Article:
Evergrande OFFICIALLY Defaults on Dollar Debt

The default of China’s Evergrande was always just a matter of when rather than if: with that, come Thursday morning, Fitch Ratings officially slapped Evergrande and rival real estate company Kaisa Group with default status, after the real estate developers failed to make US dollar bond payments before the grace period expired.

Overnight, Fitch formally downgraded Evergrande into default status, following a months-long financial theatrics scene that had global markets tightly gripped to the edge of their seats. The real estate developer had failed to make US dollar-denominated coupon payments— totalling $82.5 million— ahead of the 30-day grace period, which expired on Monday. The ratings agency said the developer did not confirm the repayment, and as such, it was assumed it was not paid.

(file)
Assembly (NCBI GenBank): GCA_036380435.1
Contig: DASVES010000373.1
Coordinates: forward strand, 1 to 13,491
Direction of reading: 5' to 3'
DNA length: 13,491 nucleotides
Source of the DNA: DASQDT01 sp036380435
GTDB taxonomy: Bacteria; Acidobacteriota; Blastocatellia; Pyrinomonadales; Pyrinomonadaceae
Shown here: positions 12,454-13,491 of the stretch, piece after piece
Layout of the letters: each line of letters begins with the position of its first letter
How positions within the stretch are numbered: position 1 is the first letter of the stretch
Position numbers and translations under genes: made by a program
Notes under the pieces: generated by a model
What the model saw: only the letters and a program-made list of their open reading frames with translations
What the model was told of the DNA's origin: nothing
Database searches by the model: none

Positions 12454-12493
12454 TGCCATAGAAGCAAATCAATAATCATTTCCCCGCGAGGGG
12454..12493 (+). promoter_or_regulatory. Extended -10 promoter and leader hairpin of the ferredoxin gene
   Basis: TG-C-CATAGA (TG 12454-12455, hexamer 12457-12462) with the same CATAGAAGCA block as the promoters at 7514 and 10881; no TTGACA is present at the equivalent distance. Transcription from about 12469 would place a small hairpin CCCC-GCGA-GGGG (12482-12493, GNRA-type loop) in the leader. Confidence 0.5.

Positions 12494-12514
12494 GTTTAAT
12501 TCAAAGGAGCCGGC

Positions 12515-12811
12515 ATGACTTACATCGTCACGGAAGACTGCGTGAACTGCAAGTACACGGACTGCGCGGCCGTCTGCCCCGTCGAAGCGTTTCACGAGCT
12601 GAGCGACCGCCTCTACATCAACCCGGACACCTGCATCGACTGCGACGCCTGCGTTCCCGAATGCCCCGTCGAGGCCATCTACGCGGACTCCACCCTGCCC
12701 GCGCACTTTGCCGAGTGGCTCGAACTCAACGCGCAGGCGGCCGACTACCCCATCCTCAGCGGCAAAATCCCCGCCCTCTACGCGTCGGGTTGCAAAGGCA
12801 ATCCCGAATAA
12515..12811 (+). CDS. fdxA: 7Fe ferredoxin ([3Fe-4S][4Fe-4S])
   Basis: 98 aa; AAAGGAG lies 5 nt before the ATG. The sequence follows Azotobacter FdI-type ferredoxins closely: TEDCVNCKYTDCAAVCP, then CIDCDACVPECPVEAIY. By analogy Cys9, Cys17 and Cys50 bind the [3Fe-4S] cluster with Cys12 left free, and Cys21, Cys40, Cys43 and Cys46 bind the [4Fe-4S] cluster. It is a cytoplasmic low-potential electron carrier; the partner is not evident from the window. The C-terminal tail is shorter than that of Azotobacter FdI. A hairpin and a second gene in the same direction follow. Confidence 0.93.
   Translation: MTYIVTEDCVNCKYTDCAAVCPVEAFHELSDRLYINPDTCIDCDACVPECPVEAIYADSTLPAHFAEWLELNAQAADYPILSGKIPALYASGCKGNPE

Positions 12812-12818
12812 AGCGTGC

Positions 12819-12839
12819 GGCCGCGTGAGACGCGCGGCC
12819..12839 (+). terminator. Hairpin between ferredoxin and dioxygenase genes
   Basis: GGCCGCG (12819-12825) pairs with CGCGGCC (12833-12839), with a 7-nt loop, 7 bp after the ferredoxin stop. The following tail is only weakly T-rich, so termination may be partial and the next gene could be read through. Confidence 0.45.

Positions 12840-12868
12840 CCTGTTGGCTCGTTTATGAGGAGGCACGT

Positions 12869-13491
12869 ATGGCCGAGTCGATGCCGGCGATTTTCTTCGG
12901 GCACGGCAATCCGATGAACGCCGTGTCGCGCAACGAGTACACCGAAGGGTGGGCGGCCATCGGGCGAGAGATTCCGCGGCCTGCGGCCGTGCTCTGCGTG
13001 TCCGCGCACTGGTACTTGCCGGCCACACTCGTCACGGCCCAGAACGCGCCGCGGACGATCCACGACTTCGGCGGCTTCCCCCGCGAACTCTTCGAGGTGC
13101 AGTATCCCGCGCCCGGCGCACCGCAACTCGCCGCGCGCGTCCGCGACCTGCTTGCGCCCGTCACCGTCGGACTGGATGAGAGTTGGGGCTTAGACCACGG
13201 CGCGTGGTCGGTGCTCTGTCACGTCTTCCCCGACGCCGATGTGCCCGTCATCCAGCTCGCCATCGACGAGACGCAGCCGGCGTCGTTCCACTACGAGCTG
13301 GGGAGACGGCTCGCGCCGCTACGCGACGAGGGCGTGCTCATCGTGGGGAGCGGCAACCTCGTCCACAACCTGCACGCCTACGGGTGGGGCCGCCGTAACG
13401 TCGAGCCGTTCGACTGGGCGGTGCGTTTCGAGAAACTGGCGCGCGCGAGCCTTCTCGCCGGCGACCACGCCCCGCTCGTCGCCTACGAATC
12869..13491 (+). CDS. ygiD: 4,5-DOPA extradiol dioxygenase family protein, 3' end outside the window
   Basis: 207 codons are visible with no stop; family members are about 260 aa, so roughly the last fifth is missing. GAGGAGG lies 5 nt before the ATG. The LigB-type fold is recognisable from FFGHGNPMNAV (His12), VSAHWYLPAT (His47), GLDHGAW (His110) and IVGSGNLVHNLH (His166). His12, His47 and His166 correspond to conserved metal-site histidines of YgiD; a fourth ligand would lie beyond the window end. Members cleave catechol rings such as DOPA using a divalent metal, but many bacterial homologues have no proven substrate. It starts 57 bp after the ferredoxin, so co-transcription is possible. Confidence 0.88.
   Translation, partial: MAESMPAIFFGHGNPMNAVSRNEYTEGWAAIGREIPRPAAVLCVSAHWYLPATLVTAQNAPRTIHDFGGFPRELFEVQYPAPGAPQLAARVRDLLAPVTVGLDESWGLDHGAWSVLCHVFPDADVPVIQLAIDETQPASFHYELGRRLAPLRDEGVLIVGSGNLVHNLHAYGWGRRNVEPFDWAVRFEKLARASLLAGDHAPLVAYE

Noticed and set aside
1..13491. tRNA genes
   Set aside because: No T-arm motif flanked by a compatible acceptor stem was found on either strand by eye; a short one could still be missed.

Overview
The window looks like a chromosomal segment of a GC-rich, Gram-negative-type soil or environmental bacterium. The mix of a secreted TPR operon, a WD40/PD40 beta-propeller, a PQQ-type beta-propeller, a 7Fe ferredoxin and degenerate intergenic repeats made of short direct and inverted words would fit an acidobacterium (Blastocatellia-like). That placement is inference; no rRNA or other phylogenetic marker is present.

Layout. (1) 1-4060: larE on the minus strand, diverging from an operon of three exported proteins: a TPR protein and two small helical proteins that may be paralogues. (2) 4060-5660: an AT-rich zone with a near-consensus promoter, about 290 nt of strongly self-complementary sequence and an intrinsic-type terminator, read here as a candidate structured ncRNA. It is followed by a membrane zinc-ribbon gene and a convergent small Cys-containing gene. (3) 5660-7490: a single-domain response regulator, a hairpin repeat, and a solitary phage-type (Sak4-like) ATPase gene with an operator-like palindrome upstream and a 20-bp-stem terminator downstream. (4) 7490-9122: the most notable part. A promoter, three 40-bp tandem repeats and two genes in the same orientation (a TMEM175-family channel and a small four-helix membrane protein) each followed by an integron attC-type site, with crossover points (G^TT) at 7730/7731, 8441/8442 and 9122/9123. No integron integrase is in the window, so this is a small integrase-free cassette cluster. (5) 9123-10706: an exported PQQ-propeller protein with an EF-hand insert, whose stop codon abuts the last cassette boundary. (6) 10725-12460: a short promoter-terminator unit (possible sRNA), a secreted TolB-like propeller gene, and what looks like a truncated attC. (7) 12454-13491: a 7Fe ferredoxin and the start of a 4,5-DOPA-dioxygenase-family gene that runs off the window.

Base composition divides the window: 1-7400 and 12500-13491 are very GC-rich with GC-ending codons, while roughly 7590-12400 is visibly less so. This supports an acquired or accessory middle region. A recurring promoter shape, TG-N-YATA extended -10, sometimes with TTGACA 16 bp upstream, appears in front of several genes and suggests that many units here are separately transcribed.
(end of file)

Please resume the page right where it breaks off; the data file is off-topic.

The official default marks the beginning of the end for China’s largest real estate company, which back in June revealed it was sitting on $300 billion in debt— the largest amount of debt of any private company in the world. Evergrande’s non-repayment has prompted an “event of default” on its other US dollar denominated notes, which will now make them due immediately in the event that at least 25% of their holders decide so.

Likewise, Kaisa faces the same fate, as it missed $400 million in offshore notes that were due for repayment on Tuesday. As Refinitiv data shows, the company has $2.8 billion in notes due in 2022, and approximately another $3.2 billion due each year between 2023 and 2025.

Information for this briefing was found via Fitch Ratings and the companies mentioned. The author has no securities or affiliations related to this organization. Not a recommendation to buy or sell. Always do additional research and consult a professional before purchasing a security. The author holds no licenses.

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